Which Gutter Guard is Right for You?


Cleaning gutters is a messy chore, but if gutters become impacted with debris, they can’t do their job. Additionally, if you have a clogged gutter, water cascades over the top, posing a threat to windows and siding, flooding the basement or crawlspace, and sometimes undermining the foundation.

If you’re weary of cleaning gutters, gutter guards can minimize the work you need to do. Gutter guards and leaf-catching systems prevent leaves and debris from making their way into gutters, while allowing rainwater to drain away. Many types are available, from simple wire screens to expensive extruded gutter lids with high-tech designs. Because the assortment is so broad, choosing the right gutter guards can be confusing. The following will help you make an informed choice.

Types of gutter guards

Most products fall into these generic types:

• Perforated or woven covers made of aluminum or PVC. These products, typically marketed in home centers and online as do-it-yourself products, snap onto gutters or tuck under shingles and serve as big strainers to prevent leaves from getting into gutters. Sold in straight lengths or rolls, they are relatively inexpensive — you can buy a 20-foot roll of plastic gutter guard for about $5, or get rigid lengths for $1 to $2 per lineal foot. They are far less durable and effective than more expensive guards because a considerable amount of debris can still pass through them.

• Micro-mesh screens or filters. Also like long strainers, but with much finer mesh, these allow water to flow into gutters but reject leaves and debris more effectively than perforated covers, however they’re a bit more pricey. Expect them to cost about $20 per lineal foot, installed. The fine mesh can become clogged if your roof material or trees give off granules or tar, or if your roof develops mold or moss.

• Solid-top gutter covers. At the more expensive and complicated end of the spectrum, you’ll find solid gutter covers. Most of these tuck under the shingles and have a nosing that curves into the gutter, so that debris falls away from the gutter’s lip while water is drawn into the trough. The exact design of the system determines its effectiveness, so a demonstration is almost imperative. Icicle buildup can be a problem in cold climates with many models. Expect to pay from $20 to $30 per lineal foot, installed. (Nearly all must be professionally installed.)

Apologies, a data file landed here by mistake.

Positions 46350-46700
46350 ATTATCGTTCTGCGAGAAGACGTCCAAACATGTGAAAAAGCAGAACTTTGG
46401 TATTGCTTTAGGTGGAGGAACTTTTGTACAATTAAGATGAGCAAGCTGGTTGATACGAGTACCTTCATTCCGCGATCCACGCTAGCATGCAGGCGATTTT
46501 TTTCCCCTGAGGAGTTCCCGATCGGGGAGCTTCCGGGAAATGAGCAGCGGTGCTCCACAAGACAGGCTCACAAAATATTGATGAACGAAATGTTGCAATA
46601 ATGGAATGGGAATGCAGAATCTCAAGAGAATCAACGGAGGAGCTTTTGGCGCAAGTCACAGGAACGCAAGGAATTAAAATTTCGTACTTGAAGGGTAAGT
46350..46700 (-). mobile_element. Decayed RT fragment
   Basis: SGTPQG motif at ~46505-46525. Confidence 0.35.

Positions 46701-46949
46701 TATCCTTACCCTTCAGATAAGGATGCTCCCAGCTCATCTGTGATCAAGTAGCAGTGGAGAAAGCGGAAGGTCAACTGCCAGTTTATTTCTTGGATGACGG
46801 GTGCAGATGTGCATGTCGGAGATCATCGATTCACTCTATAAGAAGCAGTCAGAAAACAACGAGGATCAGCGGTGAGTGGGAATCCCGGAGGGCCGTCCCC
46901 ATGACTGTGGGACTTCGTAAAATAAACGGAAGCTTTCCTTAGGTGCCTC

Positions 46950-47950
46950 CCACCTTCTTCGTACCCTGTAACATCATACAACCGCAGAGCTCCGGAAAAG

• Foam inserts and brushes. These inventive products are basically inserts that fit inside the gutter troughs but are made of a material that allows water to flow through them. When it comes to easy do-it-yourself installation, these products excel. You just stuff them into the gutters and, where necessary, snip the end pieces to fit. They’re excellent at rejecting leaves and controlling runoff. A drawback is that they can become permeated with debris over time, which may be visible from the ground. When this happens, you pull them out and shake them off. Prices run from about $4 to $6 per lineal foot, not including installation.

Questions to ask
The effectiveness of a particular gutter guard system will depend upon the material and slope of the roof, the climate, the type of leaves and debris that fall on the roof, your budget and more. Here are some important questions to ask when considering a particular product:

• How much does it cost? Prices can range from 30 cents to $30 per lineal foot, depending upon the material and installation requirements. When you’re quoted a price, be clear about whether or not installation is included.

• Can it be installed on an existing roof? Though most covers can be retrofitted to almost any roof, a few must be installed at the same time as the roof.

• How does it work? Study the system and ask to see a demonstration if possible. Some are great at blocking debris but also deflect a lot of water. Others allow too much debris.

• Will gutters ever need to be cleaned? If the answer is “no,” be wary. Eventually, debris will accumulate in nearly all gutters. If it doesn’t, the chances are pretty good that the gutter guards are going to spill off a lot of water, too. Find out how hard it will be to remove a guard in order to clean a gutter. With some screwed-down systems, removing the guards can make the original task of cleaning the gutters look easy.

• Do they have local references? Gutter guard companies servicing your area should be able to refer you to two or three satisfied customers you can call to verify the workmanship of the installers and the performance of the gutter guards.